I'm trying to find a word that encompasses both these ideas. I thought pharisaic would be a bark up the right tree, but it appears to pertain more to hypocrisy and legalism.

Ideally the word should encapsulate the idea that some form of good is being displayed for the primary purpose of self-gain.

I understand that such an action could be hypocritical, but that word does not necessarily imply the act of doing good only for the praise it brings.

The Pharisees are a great example of this (with their ostentatious tithing), but the word named after them doesn't seem to have been applied to that aspect of their character.

  • It's an open compound, but 'false friend' is simple (though it does have a linguistic sense too). – Edwin Ashworth Feb 20 '14 at 9:26
  • "Ideally the word should encapsulate the idea that some form of good is being displayed for the primary purpose of self-gain."--Someone who has an ULTERIOR MOTIVE/ VESTED INTERESTS then. – Louel Feb 20 '14 at 20:45

Perhaps something like:

sanctimonious: hypocritically pious or devout. It's not exactly about "doing good", but I do feel it encapsulates the idea of being good (if in a religious manner) for show.


Have you considered self-serving:

serving one's own interests often in disregard of the truth or the interests of others

or sycophant:

a person who praises powerful people in order to get their approval

Pharisaical: marked by hypocritical censorious self-righteousness


This kind of person is called a "goody-goody".

adj. Affectedly sweet, good, or virtuous.

adj. n. 1. a person who is self-righteously, affectedly, or cloyingly good or virtuous.


You might want to use the term "crocodile tears".


crocodile tears: a hypocritical display of sorrow; false or insincere weeping

  1. The secretaries wept crocodile tears over the manager's dilemma.

  2. Politicians shed crocodile tears over the plight of the unemployed.

  • "crocodile tears" are, I think, different from "feigned sympathy or interest", although the motivation may be similar. – Jeffrey Kemp Feb 20 '14 at 7:57
  • How different are they exactly? From the context of the two example sentences, I think it's quite clear that the secretaries and the politicians are both feigning sympathy and interest. – Louel Feb 20 '14 at 8:13
  • @Louel Crocodile tears are limited to expressions of grief and sorrow, not necessarily sympathy or interest. You can display sympathy without grief coming into the equation at all. – Doc Feb 20 '14 at 19:17
  • But isn't the word "sympathy" ultimately from a Greek term which means "to suffer together"?. When you sympathize with someone, you are, in fact, commiserating with them. – Louel Feb 20 '14 at 20:38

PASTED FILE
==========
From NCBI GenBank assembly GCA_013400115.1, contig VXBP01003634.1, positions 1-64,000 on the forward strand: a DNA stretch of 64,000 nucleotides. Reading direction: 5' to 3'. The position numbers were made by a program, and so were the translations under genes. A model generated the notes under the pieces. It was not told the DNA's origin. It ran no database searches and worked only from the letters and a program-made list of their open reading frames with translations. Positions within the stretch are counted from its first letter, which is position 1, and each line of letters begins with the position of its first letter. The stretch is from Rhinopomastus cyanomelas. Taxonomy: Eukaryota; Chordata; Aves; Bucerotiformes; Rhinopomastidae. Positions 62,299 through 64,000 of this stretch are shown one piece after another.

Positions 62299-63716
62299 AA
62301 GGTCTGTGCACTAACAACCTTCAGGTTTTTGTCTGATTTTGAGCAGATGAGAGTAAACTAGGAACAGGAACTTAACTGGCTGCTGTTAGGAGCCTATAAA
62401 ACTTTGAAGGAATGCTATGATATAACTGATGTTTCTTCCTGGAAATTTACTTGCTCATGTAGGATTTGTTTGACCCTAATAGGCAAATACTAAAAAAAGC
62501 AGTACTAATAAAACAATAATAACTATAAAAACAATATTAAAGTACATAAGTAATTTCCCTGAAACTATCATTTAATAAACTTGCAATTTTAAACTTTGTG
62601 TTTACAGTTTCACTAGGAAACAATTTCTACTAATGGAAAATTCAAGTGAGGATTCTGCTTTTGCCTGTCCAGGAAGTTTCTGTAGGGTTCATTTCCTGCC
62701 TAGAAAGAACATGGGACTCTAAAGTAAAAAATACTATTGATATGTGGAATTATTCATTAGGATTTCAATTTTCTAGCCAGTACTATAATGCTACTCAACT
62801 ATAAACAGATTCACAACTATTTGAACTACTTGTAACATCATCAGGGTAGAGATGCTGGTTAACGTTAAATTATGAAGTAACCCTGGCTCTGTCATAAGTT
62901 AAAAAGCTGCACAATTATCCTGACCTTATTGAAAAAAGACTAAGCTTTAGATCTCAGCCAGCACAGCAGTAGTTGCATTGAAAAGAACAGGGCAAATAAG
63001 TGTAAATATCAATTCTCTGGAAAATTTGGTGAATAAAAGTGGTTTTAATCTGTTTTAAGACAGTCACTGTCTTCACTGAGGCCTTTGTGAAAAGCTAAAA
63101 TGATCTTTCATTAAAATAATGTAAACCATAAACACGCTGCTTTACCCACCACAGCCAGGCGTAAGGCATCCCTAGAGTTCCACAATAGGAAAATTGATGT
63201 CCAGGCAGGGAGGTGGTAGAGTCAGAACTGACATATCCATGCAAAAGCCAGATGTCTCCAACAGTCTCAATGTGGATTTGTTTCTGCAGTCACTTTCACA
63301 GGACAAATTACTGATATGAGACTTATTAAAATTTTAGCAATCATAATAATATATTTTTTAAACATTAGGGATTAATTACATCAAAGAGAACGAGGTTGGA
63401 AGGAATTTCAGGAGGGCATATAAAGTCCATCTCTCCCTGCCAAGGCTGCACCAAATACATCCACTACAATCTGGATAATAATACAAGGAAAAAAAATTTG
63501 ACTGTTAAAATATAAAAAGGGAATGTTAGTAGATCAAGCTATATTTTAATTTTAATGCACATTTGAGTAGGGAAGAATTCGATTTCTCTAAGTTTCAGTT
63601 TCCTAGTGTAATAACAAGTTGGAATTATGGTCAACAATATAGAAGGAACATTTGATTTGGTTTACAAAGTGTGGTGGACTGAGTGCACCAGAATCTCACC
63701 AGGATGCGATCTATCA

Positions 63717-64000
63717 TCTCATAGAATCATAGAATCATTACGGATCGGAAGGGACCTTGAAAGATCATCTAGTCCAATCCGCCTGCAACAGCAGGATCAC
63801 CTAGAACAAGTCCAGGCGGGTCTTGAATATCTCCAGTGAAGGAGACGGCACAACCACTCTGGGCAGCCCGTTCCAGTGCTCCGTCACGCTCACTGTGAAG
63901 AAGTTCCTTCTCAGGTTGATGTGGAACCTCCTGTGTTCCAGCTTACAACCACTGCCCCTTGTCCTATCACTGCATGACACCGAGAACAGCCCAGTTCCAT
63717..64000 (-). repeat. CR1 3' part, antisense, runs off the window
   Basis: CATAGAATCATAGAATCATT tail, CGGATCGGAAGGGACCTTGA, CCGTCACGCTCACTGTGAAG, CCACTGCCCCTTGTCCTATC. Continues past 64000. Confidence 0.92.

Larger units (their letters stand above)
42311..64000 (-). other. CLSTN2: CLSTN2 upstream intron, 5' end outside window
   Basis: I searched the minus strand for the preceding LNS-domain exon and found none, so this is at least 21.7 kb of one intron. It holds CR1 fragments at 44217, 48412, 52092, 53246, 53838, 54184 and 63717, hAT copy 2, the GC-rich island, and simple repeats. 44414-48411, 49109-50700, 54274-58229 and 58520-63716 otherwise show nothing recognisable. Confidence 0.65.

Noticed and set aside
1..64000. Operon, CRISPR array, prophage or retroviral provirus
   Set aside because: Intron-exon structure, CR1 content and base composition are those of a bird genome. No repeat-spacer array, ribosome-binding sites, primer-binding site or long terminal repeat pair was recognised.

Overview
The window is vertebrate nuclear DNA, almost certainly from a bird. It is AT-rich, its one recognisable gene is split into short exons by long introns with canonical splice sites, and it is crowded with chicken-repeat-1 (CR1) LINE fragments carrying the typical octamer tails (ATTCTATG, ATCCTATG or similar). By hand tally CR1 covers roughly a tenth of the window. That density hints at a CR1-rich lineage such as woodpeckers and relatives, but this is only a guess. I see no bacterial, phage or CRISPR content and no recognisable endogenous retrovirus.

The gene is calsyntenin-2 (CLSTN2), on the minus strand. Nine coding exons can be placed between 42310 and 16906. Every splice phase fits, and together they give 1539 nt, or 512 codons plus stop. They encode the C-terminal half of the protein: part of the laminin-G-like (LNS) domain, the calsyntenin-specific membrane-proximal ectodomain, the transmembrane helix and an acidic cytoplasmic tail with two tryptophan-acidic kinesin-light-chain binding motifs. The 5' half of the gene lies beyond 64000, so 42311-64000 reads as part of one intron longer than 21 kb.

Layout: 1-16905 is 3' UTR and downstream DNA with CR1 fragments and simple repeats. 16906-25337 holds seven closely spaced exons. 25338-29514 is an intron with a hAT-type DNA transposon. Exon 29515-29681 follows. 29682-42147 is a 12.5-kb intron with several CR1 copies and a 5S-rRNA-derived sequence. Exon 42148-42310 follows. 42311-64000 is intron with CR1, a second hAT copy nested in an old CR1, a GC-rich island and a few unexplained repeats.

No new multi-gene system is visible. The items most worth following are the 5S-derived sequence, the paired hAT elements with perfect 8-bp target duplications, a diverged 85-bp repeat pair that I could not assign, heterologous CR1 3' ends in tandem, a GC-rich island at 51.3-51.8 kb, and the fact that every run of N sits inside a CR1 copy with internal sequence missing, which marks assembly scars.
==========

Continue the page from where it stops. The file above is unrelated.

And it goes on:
Closest I can find is insincere / insincerity



How about the verb "to pander to sb's tastes" and the noun "a pander" or "a panderer"?

Definitions in the Collins English Dictionary Online:


  1. (intransitive) followed by to to give gratification (to weaknesses or desires)
  2. (archaic when transitive) to act as a go-between in a sexual intrigue (for)


  1. a person who caters for vulgar desires, esp in order to make money
  2. a person who procures a sexual partner for another; pimp

These words are very much about pleasing someone in order to gain an advantage at their expense. And payment is recognition of some sort.

The Cambridge Dictionary Online has:


to do or provide exactly what a person or group wants, especially when it is not acceptable, reasonable, or approved of, usually in order to get some personal advantage:

It's not good the way she panders to his every whim.

Political leaders almost inevitably pander to big business.

The Merriam-Webster Dictionary Online has:


1 a) a go-between in love intrigues b) pimp

2: someone who caters to or exploits the weaknesses of others

And I have just come across the pun "a pander bear", on the Internet, defined as

a candidate running for political office who shamelessly attempts to lure in votes by making patronizing and empty concessions and shows of support for particular special interests (www.urbandictionary.com)


Conspicuous does a good job of conveying the sense of open, yet adds an air of suspicion to it.

So, perhaps conspicuous attention or conspicuous giving depending upon the actual application.

It is a direct contrast with conspicuous consumption which means spending money or resources out in the open for all to see. (And, adds an air of ostentatiousness to boot.)

But, I agree with Shisa if there is a religious component involved, sanctimonious is an excellent fit.

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